Creating A Fluent API In C#.NET

Introduction

 
In this article we will look at creating a Fluent API class in C#.NET. In a Fluent API, we can link together different functionalities to get a particular result. We see this used many times in Entity Framework Core and when manipulating List<T> type of items using lambda expressions.

Creating the Fluent API class

 
We will create a simple employee class using Visual Studio 2019 Community edition as below,
  1. namespace FluentAPiExample  
  2. {  
  3.     public class Employee  
  4.     {  
  5.         public int ID;  
  6.         public string Name;  
  7.         public string Location;  
  8.         public int age;  
  9.     }  
  10. }  
Next, we will build the Interface for the Fluent API class as below,
  1. using System.Collections.Generic;  
  2.   
  3. namespace FluentAPiExample  
  4. {  
  5.     public interface IEmpDetails  
  6.     {  
  7.         IEmpDetails LoadEmployees();  
  8.         IEmpDetails FilterByLocation(string location);  
  9.         IEmpDetails FilterByAge(int age);  
  10.         List<Employee> GetData();  
  11.         List<Employee> Employees { getset; }  
  12.     }  
  13. }  
Finally, we implement the Interface as below,
  1. using System.Collections.Generic;  
  2. using System.Linq;  
  3.   
  4. namespace FluentAPiExample  
  5. {  
  6.     public class EmpDetails : IEmpDetails  
  7.     {  
  8.         public List<Employee> Employees { getset; }  
  9.   
  10.         public IEmpDetails LoadEmployees()  
  11.         {  
  12.             Employees = new List<Employee>() {  new Employee { ID = 1, Name = "John Doe", age = 25, Location = "Toronto" },  
  13.                                                 new Employee { ID = 2, Name = "Jane Doe", age = 30, Location = "Toronto" },  
  14.                                                 new Employee { ID = 3, Name = "Jana Doe", age = 35, Location = "Montreal" },  
  15.                                                 new Employee { ID = 4, Name = "Mike Doe", age = 40, Location = "Montreal" },  
  16.                                                 new Employee { ID = 5, Name = "Sam Doe", age = 45, Location = "Toronto" }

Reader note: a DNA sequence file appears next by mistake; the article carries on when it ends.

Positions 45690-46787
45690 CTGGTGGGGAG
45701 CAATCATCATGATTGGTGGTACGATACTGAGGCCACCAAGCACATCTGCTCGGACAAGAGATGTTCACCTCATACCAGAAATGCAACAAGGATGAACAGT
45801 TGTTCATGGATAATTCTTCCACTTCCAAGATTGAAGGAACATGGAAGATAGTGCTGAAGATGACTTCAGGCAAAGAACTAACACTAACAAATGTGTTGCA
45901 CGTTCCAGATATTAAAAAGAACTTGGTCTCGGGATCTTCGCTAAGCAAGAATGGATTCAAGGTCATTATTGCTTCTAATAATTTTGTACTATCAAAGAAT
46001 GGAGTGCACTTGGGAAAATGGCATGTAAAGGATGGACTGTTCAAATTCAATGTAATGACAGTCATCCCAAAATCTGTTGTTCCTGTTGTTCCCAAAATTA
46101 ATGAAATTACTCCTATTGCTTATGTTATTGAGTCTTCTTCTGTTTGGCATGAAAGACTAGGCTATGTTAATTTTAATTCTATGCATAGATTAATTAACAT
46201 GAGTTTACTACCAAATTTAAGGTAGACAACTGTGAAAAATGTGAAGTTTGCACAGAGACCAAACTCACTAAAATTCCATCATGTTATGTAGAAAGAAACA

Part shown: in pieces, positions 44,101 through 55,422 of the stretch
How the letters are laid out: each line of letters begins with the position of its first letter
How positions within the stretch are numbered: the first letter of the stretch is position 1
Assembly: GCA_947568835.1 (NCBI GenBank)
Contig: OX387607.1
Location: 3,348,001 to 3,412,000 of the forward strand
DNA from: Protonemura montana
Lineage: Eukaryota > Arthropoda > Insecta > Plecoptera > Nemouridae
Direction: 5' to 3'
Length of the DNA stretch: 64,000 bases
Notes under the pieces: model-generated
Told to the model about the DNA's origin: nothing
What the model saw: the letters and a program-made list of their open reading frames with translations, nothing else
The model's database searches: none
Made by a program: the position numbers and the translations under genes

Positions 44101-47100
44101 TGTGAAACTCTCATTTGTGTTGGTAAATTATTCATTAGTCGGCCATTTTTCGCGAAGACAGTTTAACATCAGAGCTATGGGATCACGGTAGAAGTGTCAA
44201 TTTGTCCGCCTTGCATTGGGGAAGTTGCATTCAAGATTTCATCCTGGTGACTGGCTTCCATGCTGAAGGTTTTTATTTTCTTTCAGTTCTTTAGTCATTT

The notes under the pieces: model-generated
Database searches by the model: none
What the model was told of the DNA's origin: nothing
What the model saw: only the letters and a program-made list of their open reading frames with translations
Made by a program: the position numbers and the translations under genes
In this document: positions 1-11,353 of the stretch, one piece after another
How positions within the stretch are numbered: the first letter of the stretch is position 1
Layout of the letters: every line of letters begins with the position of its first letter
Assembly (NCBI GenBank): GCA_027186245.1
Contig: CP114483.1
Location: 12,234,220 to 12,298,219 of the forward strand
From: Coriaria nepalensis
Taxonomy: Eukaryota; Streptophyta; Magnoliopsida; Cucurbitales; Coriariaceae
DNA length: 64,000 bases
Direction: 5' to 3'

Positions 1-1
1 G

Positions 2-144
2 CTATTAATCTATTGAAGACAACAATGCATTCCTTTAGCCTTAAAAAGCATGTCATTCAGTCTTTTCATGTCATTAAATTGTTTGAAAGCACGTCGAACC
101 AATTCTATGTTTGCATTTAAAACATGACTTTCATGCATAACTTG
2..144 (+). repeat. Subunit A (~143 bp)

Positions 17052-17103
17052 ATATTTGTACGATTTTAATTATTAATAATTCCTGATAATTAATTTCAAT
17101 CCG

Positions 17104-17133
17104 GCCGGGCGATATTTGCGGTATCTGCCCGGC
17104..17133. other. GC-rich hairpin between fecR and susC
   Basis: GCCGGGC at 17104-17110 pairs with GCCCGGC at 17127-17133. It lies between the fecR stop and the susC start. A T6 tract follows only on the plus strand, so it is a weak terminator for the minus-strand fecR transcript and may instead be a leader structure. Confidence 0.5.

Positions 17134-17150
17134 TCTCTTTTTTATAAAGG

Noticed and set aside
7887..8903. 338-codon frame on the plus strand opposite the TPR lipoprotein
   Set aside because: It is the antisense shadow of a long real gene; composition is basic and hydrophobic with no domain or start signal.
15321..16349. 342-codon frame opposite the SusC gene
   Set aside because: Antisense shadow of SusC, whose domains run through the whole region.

17.             };  
  18.             return this;  
  19.   
  20.         }  
  21.         public IEmpDetails FilterByLocation(string location)  
  22.         {  
  23.             Employees = Employees.Where(s => s.Location == location).ToList();  
  24.             return this;  
  25.         }  
  26.         public IEmpDetails FilterByAge(int age)  
  27.         {  
  28.             Employees = Employees.Where(s => s.age <= age).ToList();  
  29.             return this;  
  30.         }  
  31.   
  32.         public List<Employee> GetData()  
  33.         {  
  34.             return Employees;  
  35.         }  
  36.   
  37.     }  
  38. }  
Here you can see that every function returns the existing class in order to create a Fluent API chain. However, the final function “GetData” returns the main expected value.
 

Creating the Client function

 
Now we can use the Fluent API class as below,
  1. using System;  
  2.   
  3. namespace FluentAPiExample  
  4. {  
  5.     class Program  
  6.     {  
  7.         static void Main(string[] args)  
  8.         {  
  9.               
  10.             // Using all filter options  
  11.             var emps = new EmpDetails().LoadEmployees().FilterByLocation("Montreal").FilterByAge(50).GetData();  
  12.   
  13.             foreach(var emp in emps)  
  14.             {  
  15.                 Console.WriteLine($"Employee details are {emp.ID},{emp.Name},{emp.Location},{emp.age}");  
  16.             }  
  17.   
  18.             // Using one filter option  
  19.             var empsCityOnly = new EmpDetails().LoadEmployees().FilterByLocation("Toronto").GetData();  
  20.   
  21.             foreach (var emp in empsCityOnly)  
  22.             {  
  23.                 Console.WriteLine($"Employee details are {emp.ID},{emp.Name},{emp.Location},{emp.age}");  
  24.             }  
  25.   
  26.             Console.ReadKey();  
  27.         }  
  28.     }  
  29. }  
In the above example, you can see that we can use the filters as per our requirement and get the below output,
 
 

Summary

 
In this article, we have looked at creating a Fluent API class. This is especially useful when we want to create a chain of commands and allow the client to apply these as required.